Our addiction was such that a good deal of our social time was spent simply getting a fix, or on a "Sun Drop run". Back and forth to gas station convenience stores for translucent green 20 ounce bottles. We needed that stuff. It was common for the floorboards of our cars to be ankle deep in empty Sun Drop bottles. This was a thing that we were accustomed to, despite the low breeding of having a filthy automobile. We forgave Sun Drop bottles. It fueled marathon Dungeons and Dragons games and was mixed with vodka (or moonshine) in more insane party binges. It was in our blood. Probably literally.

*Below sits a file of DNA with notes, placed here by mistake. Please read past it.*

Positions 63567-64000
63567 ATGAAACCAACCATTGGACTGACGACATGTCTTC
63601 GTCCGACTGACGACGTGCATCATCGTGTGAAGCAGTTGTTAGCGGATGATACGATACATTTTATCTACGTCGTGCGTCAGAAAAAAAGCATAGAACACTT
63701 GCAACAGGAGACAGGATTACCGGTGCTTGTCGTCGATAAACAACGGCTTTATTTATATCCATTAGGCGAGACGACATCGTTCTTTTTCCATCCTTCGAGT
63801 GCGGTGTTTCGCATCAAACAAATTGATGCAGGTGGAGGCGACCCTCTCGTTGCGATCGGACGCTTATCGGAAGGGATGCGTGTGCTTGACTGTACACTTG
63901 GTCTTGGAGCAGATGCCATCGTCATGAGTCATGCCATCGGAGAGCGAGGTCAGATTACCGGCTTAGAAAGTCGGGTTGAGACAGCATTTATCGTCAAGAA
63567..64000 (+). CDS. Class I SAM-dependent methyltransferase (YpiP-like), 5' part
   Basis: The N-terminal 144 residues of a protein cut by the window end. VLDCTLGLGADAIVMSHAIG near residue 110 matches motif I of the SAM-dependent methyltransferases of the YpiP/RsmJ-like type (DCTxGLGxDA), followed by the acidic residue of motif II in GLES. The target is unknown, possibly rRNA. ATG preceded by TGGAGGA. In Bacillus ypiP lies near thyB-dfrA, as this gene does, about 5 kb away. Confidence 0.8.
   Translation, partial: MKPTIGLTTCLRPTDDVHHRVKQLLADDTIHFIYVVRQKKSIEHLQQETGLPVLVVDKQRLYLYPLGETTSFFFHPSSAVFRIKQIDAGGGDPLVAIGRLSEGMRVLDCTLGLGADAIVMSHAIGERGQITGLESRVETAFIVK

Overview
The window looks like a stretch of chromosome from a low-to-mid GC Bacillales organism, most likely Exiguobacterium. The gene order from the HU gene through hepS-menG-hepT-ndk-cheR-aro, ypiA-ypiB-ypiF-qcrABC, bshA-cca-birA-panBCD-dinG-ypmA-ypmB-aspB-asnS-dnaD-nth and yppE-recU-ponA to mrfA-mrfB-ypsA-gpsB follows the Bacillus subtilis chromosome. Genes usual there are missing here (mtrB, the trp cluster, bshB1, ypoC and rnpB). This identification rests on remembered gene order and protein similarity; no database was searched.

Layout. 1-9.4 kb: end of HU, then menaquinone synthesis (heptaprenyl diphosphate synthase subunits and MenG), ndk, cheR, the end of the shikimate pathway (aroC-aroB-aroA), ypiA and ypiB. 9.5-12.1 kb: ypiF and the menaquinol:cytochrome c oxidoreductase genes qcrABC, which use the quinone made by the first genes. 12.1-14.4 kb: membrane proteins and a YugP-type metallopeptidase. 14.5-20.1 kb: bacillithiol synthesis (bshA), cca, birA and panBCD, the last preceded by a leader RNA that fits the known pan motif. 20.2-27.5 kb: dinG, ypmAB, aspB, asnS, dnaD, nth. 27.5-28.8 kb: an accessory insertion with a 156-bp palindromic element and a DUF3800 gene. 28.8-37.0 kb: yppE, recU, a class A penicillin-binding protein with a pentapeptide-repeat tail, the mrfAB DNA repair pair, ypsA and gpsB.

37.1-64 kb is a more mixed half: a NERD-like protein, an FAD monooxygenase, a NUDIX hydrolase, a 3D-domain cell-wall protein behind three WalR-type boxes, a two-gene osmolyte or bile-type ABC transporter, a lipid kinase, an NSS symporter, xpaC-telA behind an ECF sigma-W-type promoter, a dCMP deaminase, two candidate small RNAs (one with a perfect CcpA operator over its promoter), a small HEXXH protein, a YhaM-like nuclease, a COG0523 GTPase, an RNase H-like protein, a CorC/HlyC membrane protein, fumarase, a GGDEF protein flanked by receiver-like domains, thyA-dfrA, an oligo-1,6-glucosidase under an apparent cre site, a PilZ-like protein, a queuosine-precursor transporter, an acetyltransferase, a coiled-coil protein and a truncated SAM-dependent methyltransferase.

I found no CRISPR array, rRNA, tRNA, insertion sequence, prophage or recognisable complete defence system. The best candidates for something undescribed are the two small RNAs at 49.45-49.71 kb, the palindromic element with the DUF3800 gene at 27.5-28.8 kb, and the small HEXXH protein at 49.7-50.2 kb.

They say that antifreeze is dangerous because it is terribly poisonous but also terribly delicious. A domesticated animal will lap up that horrible stuff because it tastes so wonderful. This is the curse of Sun Drop; it tastes as good as anything ever bottled by the white devil's machines, but as far as sodas go, it is as close to arsenic as you can get. In retrospect, it's a miracle I'm not chubbier than I am. In fact, its a miracle I'm not downright obese, moving slowly down the sidewalk in a rascal scooter and wearing jeans with elastic at the waist. The amount of sugar I ingested from Sun Drop alone, from birth to age 18, was probably something along the lines of several wheelbarrows-full. If the world was fair, and metabolisms were even-stevens, everyone in "Sun Drop country" would be living with adult-onset diabetes by age fifteen, as opposed to the forty percent or so that it strikes currently.